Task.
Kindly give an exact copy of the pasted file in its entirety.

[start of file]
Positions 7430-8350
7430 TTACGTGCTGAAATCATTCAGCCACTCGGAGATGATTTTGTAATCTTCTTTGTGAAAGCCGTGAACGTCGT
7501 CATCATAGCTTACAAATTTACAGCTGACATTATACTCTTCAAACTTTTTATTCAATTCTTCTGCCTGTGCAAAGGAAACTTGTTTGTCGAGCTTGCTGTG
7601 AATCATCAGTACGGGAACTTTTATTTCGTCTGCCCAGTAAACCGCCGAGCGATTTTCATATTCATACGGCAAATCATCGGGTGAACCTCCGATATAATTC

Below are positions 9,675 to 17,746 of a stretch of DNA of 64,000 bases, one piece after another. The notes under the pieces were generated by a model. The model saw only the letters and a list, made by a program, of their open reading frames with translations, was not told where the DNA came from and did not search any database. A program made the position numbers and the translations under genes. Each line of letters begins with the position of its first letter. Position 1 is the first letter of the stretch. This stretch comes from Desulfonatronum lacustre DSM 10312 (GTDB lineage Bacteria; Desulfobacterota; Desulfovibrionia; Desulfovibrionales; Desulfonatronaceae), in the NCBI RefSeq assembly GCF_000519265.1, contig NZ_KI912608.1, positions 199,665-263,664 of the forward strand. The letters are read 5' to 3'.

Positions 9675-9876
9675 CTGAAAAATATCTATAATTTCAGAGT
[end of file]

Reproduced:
Positions 7430-8350
7430 TTACGTGCTGAAATCATTCAGCCACTCGGAGATGATTTTGTAATCTTCTTTGTGAAAGCCGTGAACGTCGT
7501 CATCATAGCTTACAAATTTACAGCTGACATTATACTCTTCAAACTTTTTATTCAATTCTTCTGCCTGTGCAAAGGAAACTTGTTTGTCGAGCTTGCTGTG
7601 AATCATCAGTACGGGAACTTTTATTTCGTCTGCCCAGTAAACCGCCGAGCGATTTTCATATTCATACGGCAAATCATCGGGTGAACCTCCGATATAATTC

Below are positions 9,675 to 17,746 of a stretch of DNA of 64,000 bases, one piece after another. The notes under the pieces were generated by a model. The model saw only the letters and a list, made by a program, of their open reading frames with translations, was not told where the DNA came from and did not search any database. A program made the position numbers and the translations under genes. Each line of letters begins with the position of its first letter. Position 1 is the first letter of the stretch. This stretch comes from Desulfonatronum lacustre DSM 10312 (GTDB lineage Bacteria; Desulfobacterota; Desulfovibrionia; Desulfovibrionales; Desulfonatronaceae), in the NCBI RefSeq assembly GCF_000519265.1, contig NZ_KI912608.1, positions 199,665-263,664 of the forward strand. The letters are read 5' to 3'.

Positions 9675-9876
9675 CTGAAAAATATCTATAATTTCAGAGT